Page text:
The Department of Justice recently released a report on identity theft victims for 2012 entitled Victims of Identity Theft. In just one year, 7% of the population — that’s more than 16 million U.S. residents age 16 or older — were victims of identity theft. Losses from identity theft came to an astounding $24.7 billion.
Tagged: online privacy
The Department of Homeland Security is advising users to stop using the popular Internet Explorer browser after a vulnerability was discovered over the weekend. Find out everything you need to know to surf safely online.
On April 7, all of the daily email blasts we received had the same word in the subject line. That word was Heartbleed. Keep reading to learn how to take measures to protect yourself and your information because Heartbleed (whether everyone knows it or not) is a serious bug, but there are security steps you can take today. After all, a bug in your computer is not unlike a bug in your body, and an ounce of prevention is worth a pound of cure.
Although some would argue that 100% of Americans have had their privacy stolen by the NSA, the assumption among others is actually the opposite: a belief that they are safe online, immune from hackers, and impervious to data breaches.
The ITRC has been educating consumers about the real risk of identity theft since 1999. One of the notions that the general public has is that identity theft can’t or won’t happen to them. There are a variety of reasons that people will cite, such as “I don’t have good credit,” “my identity isn’t worth stealing,” and “I don’t make enough money to be an attractive target.” While these sound like logical reasons, the fact is that your identity can be valuable outside of just the financial realm.
Do you think it’s legal to collect data transmitted over unencrypted WiFi networks? Google does. That’s why it has gone to the highest court in the land to get a final decision on one of the most hotly debated legal issues of our time. The stakes couldn’t be higher for Google and for WiFi users everywhere.
How likely are you to lose your job? What are the odds that you will take that medication your doctor prescribed to you? Are you the kind of person who will take your business to a competitor?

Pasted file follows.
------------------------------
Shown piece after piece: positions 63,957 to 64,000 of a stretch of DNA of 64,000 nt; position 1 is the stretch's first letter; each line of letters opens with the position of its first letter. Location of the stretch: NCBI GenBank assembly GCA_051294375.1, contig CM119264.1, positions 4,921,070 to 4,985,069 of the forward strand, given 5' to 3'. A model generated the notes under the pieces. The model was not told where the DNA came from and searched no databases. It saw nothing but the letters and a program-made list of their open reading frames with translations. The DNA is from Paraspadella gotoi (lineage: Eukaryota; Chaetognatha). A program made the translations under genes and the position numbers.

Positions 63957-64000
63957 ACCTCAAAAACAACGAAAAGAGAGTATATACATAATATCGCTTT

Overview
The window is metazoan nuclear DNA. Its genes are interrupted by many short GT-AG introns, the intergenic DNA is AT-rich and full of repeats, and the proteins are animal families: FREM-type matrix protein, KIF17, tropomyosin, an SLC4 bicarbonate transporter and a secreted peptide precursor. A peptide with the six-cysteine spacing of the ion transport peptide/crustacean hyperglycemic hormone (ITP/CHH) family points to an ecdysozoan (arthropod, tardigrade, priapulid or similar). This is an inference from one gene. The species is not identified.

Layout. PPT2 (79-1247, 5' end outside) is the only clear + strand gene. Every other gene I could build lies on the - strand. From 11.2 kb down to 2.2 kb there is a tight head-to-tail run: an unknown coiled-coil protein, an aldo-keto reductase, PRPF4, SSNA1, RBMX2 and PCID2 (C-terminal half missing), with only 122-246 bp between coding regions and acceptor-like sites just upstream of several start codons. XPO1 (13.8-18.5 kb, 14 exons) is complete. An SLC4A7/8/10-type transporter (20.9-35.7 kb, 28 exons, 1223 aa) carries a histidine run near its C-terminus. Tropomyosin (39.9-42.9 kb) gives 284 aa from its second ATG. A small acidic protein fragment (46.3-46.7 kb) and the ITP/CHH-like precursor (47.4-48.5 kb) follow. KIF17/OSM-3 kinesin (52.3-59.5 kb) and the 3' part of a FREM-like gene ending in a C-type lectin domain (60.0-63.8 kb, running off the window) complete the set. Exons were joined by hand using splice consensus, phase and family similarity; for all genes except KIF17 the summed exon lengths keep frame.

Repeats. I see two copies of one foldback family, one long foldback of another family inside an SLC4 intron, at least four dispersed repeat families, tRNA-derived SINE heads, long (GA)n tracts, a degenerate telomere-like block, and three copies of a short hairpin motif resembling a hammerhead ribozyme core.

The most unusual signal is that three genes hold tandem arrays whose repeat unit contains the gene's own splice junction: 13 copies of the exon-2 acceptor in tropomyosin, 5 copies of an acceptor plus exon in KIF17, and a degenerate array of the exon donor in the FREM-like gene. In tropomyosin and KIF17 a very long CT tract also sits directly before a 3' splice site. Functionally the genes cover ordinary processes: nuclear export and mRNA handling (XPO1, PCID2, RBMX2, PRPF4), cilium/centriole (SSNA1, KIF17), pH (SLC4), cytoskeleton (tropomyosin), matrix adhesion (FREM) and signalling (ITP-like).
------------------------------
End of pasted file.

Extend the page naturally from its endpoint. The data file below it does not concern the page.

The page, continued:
These are not just abstract questions. They are actual secret “consumer scores” that big data compiles on you and every adult in the U.S. to help companies and the government predict your behavior.
Privacy and Your Facebook Photos, Round 4,524: FTC Charges Operators of Jerk.com With Deceiving Consumers
Napster co-founder John Fanning is one of the operators of a website called Jerk.com, now in hot water with the Federal Trade Commission for allegedly stealing personal information from Facebook. The sophomoric salesmen at Jerk.com have claimed that all the personal information they obtained from Facebook was publicly available. Which side do you believe?
Have you heard of Heartbleed? This is a big deal if you care about your online security, as attackers can steal your website login information as well as other sensitive information like any credit card information exchanged with an online retailer website like Amazon and others.
What can you do? Keep reading.
Parents, kids; we’re all online. And lately? More than ever. A survey from both LifeLock and the National PTA found that 72% of children 8 and under had access to mobile media in 2013, compared to 38% in 2011. Most concerning to parents is the dangerously high risk of young kids being exposed to damaging content or cybercriminals.
Should we allow public WiFi networks to be used for surveillance purposes? Should law enforcement be allowed to store mobile-device data on all citizens (not just those involved in an investigation)? If you agree that we all have an inherent right to privacy, check out this article about what the Seattle police are doing now.
Bad habits? Risky behaviors? What you don’t know about cloud computing could hurt your company. Check out the findings from a new study that suggests that employees who use these applications are exposing their organizations to security breaches and data losses at a much higher rate than non-cloud users.